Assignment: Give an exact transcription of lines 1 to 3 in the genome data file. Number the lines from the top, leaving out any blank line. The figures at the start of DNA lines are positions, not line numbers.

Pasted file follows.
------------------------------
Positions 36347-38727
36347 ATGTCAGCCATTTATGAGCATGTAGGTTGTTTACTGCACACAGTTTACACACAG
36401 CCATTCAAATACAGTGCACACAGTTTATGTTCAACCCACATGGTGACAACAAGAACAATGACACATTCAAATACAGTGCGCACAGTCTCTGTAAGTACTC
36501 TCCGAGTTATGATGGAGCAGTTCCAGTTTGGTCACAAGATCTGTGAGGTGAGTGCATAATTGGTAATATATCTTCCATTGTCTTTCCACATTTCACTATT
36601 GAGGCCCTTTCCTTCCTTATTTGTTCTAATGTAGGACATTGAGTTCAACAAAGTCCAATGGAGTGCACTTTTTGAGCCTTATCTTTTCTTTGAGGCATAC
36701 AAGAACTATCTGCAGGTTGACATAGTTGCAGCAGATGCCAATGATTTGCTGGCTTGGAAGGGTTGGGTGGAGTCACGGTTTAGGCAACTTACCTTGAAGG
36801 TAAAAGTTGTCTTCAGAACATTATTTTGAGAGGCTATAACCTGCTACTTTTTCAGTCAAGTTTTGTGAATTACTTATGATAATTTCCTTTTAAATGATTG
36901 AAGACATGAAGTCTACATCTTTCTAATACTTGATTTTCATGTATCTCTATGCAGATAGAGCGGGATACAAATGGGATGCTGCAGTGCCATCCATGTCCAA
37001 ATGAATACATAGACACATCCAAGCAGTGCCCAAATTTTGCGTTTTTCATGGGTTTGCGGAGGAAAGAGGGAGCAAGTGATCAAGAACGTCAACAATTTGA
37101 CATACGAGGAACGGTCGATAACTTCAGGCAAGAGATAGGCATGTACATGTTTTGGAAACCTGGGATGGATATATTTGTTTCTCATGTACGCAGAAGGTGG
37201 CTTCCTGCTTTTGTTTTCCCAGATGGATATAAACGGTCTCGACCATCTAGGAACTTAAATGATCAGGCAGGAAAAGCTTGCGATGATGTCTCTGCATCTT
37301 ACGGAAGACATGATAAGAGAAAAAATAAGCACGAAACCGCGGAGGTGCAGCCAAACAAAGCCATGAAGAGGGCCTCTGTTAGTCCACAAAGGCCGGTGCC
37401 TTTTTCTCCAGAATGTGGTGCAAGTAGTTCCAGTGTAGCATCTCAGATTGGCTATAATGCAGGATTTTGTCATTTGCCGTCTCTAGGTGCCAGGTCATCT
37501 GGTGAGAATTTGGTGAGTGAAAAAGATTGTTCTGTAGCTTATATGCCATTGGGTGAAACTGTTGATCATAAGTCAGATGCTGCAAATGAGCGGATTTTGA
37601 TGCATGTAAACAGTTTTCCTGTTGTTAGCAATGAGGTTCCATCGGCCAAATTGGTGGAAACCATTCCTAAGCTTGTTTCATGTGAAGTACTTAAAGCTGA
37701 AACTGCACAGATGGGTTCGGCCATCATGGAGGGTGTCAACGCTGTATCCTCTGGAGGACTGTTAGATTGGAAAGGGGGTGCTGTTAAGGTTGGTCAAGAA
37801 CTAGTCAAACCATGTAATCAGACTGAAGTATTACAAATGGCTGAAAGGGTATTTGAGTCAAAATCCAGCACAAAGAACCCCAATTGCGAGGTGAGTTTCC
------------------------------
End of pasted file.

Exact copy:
Positions 36347-38727
36347 ATGTCAGCCATTTATGAGCATGTAGGTTGTTTACTGCACACAGTTTACACACAG
36401 CCATTCAAATACAGTGCACACAGTTTATGTTCAACCCACATGGTGACAACAAGAACAATGACACATTCAAATACAGTGCGCACAGTCTCTGTAAGTACTC